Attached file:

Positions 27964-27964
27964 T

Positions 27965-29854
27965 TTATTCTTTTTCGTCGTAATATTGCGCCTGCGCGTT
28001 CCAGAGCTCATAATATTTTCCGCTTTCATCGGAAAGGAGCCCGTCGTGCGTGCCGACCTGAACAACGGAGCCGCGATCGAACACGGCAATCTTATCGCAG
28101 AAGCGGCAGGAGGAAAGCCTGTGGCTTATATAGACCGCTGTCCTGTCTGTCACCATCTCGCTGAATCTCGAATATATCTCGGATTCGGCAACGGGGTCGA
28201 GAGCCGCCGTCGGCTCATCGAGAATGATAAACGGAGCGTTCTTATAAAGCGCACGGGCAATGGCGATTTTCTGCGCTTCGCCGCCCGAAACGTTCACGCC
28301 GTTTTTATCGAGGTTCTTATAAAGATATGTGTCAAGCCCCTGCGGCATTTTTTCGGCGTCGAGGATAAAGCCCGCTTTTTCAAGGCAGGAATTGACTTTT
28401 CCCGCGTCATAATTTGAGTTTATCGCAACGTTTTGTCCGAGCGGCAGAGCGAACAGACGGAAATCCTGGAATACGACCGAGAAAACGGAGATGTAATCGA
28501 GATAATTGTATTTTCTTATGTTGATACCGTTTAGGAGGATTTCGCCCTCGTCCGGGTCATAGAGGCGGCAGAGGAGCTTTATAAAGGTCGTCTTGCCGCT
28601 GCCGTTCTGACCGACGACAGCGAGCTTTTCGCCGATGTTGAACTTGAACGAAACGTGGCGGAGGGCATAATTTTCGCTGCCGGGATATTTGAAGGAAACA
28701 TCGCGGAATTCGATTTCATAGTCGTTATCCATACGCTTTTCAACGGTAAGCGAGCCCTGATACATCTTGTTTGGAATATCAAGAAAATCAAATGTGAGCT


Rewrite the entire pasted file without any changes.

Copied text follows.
Positions 27964-27964
27964 T

Positions 27965-29854
27965 TTATTCTTTTTCGTCGTAATATTGCGCCTGCGCGTT
28001 CCAGAGCTCATAATATTTTCCGCTTTCATCGGAAAGGAGCCCGTCGTGCGTGCCGACCTGAACAACGGAGCCGCGATCGAACACGGCAATCTTATCGCAG
28101 AAGCGGCAGGAGGAAAGCCTGTGGCTTATATAGACCGCTGTCCTGTCTGTCACCATCTCGCTGAATCTCGAATATATCTCGGATTCGGCAACGGGGTCGA
28201 GAGCCGCCGTCGGCTCATCGAGAATGATAAACGGAGCGTTCTTATAAAGCGCACGGGCAATGGCGATTTTCTGCGCTTCGCCGCCCGAAACGTTCACGCC
28301 GTTTTTATCGAGGTTCTTATAAAGATATGTGTCAAGCCCCTGCGGCATTTTTTCGGCGTCGAGGATAAAGCCCGCTTTTTCAAGGCAGGAATTGACTTTT
28401 CCCGCGTCATAATTTGAGTTTATCGCAACGTTTTGTCCGAGCGGCAGAGCGAACAGACGGAAATCCTGGAATACGACCGAGAAAACGGAGATGTAATCGA
28501 GATAATTGTATTTTCTTATGTTGATACCGTTTAGGAGGATTTCGCCCTCGTCCGGGTCATAGAGGCGGCAGAGGAGCTTTATAAAGGTCGTCTTGCCGCT
28601 GCCGTTCTGACCGACGACAGCGAGCTTTTCGCCGATGTTGAACTTGAACGAAACGTGGCGGAGGGCATAATTTTCGCTGCCGGGATATTTGAAGGAAACA
28701 TCGCGGAATTCGATTTCATAGTCGTTATCCATACGCTTTTCAACGGTAAGCGAGCCCTGATACATCTTGTTTGGAATATCAAGAAAATCAAATGTGAGCT